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A portrait Miniature of Samuel Butler (1613-1680) famous for his satiric poem Hudibras

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Signed with monogram CR on the reverse and dated 1723

Butler was brought up in the household of Sir William Russell (who was Governor of Worcester) and became his clerk. In early youth he was a servant to the Countess of Kent. Through Lady Kent he met her steward, the jurist John Selden who influenced his later writings. He also tried his hand at painting but was reportedly not very good at it; one of his editors reporting that 'his pictures served to stop windows and save the tax' (on window glass).
After the Restoration he became secretary, or steward, to Richard Vaughan, 2nd Earl of Carbery, Lord President of Wales, which entailed living at least a year in Ludlow, Shropshire, until January 1662 while he was paying craftsmen working on repairing the castle there. In late 1662 the first part of Hudibras, was published, and the other two in 1664 and 1678 respectively. One early purchaser of the first two parts was Samuel Pepys.
Butler is thought to have been in the employment of the Duke of Buckingham in the summer of 1670, and accompanied him on a diplomatic mission to France. Butler also received financial support in the form of a grant from King Charles II.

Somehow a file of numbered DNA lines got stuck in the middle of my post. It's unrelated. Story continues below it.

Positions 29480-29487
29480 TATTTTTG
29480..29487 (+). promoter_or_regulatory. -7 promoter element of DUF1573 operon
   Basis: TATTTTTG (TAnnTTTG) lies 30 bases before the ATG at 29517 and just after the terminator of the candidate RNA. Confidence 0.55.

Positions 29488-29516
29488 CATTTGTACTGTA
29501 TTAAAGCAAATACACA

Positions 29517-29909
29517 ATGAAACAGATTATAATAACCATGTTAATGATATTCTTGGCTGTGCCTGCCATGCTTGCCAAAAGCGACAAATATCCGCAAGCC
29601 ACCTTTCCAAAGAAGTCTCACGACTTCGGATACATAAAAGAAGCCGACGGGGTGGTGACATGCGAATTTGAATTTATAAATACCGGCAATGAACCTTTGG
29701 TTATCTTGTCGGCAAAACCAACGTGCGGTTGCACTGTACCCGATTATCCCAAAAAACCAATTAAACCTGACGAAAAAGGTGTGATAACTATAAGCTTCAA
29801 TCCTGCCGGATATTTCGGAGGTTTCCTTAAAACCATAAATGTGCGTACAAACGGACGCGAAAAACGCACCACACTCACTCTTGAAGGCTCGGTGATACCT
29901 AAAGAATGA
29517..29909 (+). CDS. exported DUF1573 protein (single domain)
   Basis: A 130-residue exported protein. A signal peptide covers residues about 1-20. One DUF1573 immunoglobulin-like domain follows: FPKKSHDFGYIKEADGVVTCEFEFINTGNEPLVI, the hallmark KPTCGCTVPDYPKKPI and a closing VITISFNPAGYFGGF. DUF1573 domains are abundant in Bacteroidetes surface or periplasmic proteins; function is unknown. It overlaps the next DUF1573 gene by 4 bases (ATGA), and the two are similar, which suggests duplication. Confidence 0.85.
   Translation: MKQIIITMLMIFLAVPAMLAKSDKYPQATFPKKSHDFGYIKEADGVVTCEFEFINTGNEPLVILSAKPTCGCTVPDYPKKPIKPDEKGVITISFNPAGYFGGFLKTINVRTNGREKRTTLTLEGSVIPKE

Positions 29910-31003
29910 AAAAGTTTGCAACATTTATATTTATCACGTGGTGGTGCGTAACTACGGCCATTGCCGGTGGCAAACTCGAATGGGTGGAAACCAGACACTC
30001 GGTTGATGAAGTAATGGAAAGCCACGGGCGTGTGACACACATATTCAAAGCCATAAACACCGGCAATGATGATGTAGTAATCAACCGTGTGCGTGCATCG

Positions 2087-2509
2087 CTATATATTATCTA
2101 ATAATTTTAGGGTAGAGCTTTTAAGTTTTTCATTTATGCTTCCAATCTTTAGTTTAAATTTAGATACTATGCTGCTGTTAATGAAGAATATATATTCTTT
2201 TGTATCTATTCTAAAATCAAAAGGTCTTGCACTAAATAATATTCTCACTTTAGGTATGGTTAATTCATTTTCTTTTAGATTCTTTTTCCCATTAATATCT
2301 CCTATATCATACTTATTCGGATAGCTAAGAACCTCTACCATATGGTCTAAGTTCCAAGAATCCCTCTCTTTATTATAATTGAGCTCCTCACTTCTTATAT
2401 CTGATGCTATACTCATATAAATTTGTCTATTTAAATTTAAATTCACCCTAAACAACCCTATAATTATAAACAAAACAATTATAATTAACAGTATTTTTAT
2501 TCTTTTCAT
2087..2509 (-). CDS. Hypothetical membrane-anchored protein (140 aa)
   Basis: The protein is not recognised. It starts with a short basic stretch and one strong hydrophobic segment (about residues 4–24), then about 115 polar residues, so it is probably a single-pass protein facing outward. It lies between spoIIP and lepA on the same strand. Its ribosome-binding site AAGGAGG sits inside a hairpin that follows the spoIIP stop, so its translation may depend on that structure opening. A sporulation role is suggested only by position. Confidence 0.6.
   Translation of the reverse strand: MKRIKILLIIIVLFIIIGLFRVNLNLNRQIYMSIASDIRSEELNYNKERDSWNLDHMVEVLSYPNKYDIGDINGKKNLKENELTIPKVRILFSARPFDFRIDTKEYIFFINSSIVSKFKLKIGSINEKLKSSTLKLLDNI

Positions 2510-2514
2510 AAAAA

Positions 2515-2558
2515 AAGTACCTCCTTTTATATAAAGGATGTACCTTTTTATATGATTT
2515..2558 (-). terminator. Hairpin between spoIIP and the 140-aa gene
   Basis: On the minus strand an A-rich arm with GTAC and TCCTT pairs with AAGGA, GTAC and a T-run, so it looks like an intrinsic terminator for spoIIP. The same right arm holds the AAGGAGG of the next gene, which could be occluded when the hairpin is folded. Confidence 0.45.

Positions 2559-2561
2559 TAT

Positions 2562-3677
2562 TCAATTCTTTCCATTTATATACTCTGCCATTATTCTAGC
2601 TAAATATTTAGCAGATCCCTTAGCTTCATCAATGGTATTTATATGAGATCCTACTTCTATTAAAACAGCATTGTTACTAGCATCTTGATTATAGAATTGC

His poem Hudibras mocks Puritans and which became the most popular poem of its time.

There is another version of this portrait in the Buccleuch Collection, erroneously attributed to Samuel Cooper.

The date of 1723 on the reverse indicates that this miniature was formerly the property of Samuel Sandys, 1st Baron Sandys, (1695-1770) a British politician who lived at the country house Ombersley between 1724-32. He held numerous posts in the Government including Chancellor of the Exechequer, and Leader of the House of Commons.

The miniature appears to be based on the portrait by Gilbert Soest, painted circa 1670's in the NPG
More Information
Year                 1723
Medium                 watercolour on vellum
Signed                 Signed with monogram on the reverse
Provenance                 Ombersley Court, Worcestershire
Once owned by Evesham Abbey, the manor of Ombersley was acquired by the Sandys family in the early 1600s, when Sir Samuel Sandys, the eldest son of Edwin Sandys, Bishop of Worcester and later Archbishop of York, took
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